11. Dorinda Selke
    August 25, 2023 at 10:57 am

    Mary ~ what beautiful pictures ! Your photography is amazing. Hugs, Dorinda

  12. Lu Ann
    August 25, 2023 at 11:01 am

    Such a lovely tour. It enjoyed walking at you. Your flowers are beautiful. Thank you

  13. Sally Good
    August 25, 2023 at 2:54 pm

    I love your hummingbirds! Did you know that praying mantis can kill them? They literally suck the juice out of them.

  14. August 25, 2023 at 4:19 pm

    Such a joyful walk, loved every minute!

  15. August 25, 2023 at 4:36 pm

    I planted a big bed of zinnia and the verbena bonariensis this year and it is just beautiful. They look really good together. Several years ago, I copied your watering can chain because I love it so much and have quite a few of the vintage watering cans. This year, wasps were happily turning them into big old nests. So I had to find a way to cover them. I took some window screen, cut it to size and then used some silicone to glue that onto the top of the each can to keep them out.

  16. Ellen
    August 26, 2023 at 9:23 am

    BEAUTIFUL pictures! My flowers are pitiful since the heat has struck. It’s nit the heat, it the humidity that has kept us inside in the air conditioning and with humidity comes mosquitos that love me…therefore, I have been unable to tend my gardens and water! Sad because I worked hard in the spring! Oh well, may be better next year!

  17. August 26, 2023 at 9:56 am

    Oh my Mary, your autumn clematis is so prolific!! I am amazed at all the gorgeous butterfly photos you captured and envious of the hummingbirds you have. I tried for three years and never saw any. My little garden is taking a beating from this heat and something has devoured my impatiens, begonias, oxalis, and coleus. It’s so frustrating!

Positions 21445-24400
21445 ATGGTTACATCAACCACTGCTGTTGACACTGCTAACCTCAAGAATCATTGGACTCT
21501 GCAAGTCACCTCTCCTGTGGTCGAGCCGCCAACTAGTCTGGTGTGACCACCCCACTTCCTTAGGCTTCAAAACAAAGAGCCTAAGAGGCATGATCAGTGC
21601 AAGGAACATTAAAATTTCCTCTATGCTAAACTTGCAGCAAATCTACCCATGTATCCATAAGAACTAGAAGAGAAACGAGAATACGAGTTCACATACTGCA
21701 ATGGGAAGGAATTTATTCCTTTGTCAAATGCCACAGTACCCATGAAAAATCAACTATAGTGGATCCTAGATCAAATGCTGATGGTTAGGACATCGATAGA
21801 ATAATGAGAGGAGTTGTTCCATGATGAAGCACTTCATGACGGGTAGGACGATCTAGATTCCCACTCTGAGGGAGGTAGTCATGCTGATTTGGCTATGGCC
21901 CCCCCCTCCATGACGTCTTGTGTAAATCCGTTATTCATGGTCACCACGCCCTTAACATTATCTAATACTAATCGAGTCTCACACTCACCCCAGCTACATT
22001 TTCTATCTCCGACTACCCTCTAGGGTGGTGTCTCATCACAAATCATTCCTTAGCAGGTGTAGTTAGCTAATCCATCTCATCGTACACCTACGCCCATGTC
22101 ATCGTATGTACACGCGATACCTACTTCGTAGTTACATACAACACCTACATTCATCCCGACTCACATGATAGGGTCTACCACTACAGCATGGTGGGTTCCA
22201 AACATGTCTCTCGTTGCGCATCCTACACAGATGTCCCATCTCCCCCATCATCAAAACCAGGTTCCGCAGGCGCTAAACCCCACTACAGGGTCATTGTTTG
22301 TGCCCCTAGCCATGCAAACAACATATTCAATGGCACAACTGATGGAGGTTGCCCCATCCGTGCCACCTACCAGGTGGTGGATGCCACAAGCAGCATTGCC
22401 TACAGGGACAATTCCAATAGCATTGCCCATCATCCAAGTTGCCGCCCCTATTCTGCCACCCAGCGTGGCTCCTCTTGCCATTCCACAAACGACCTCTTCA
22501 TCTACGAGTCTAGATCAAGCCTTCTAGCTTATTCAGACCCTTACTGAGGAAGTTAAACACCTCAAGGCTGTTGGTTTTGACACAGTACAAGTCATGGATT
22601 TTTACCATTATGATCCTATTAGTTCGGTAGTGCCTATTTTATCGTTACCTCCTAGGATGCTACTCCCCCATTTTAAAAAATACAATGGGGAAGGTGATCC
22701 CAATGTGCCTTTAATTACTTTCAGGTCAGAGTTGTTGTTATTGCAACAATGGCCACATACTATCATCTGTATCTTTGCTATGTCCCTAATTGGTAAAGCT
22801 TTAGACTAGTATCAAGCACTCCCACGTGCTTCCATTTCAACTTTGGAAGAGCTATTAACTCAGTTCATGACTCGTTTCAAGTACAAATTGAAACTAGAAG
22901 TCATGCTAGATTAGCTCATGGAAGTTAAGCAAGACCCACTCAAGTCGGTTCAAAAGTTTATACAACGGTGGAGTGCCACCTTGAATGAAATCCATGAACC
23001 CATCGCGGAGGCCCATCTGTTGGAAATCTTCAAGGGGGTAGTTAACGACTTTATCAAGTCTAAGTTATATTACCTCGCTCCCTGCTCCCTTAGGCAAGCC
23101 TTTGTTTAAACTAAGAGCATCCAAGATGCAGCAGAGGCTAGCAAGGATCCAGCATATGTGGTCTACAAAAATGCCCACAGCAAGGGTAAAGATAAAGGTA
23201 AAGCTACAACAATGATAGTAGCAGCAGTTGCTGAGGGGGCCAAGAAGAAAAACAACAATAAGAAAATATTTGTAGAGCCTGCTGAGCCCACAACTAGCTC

18. Peggy Ott
    August 26, 2023 at 5:47 pm

    Mary, the pictures are breath taking images. You did some great pictures of those beautiful creatures. Flowers are beautiful. I use to have the Sweet Autumn Clematis. Loved that flower. Was on my arbor my husband built. A winter storm took out the roof of the arbor after years and the beautiful Sweet Autumn Clematis was gone. Broke my heart. It was such a sweet smell in Autumn. My mother loved it. My garden this year was much less than years past. Life has a way of making changes for you. Enjoyed the read.

  19. August 26, 2023 at 6:46 pm

    Your photos are always gorgeous and today’s treat is no exception. Totally lovely!

  20. Ricki Treleaven
    August 27, 2023 at 6:09 pm

    This is one of the most stunning posts I’ve seen in a long time. Your photography is exceptional! I love your limelights and the butterflies. Your hydrangeas look great, too!

  21. Shannon@Belle Bleu Interiors
    August 27, 2023 at 6:30 pm

    Happy Sunday, Mary! I have enjoyed seeing the photos of all your visitors! We have lots of hummingbirds and butterflies, too. In fact you just reminded me that’s it is time to refill my feeders. I agree they do tend to spend more time defending their territory than eating. I also never realized there were so many varieties. I see a few different ones around here. It has been a joy to walk around your gorgeous gardens! Have a wonderful week!

  22. Kim
    August 28, 2023 at 8:47 pm

    Mary, this is such a beautiful post! Your pictures are absolutely stunning and should be in a magazine. The butterflies are gorgeous and those hummers are nothing short of amazing. I’m going to be redoing my garden (such as it is) next year and you have such great tips for attracting all these wonderful pollinators. Pinning!!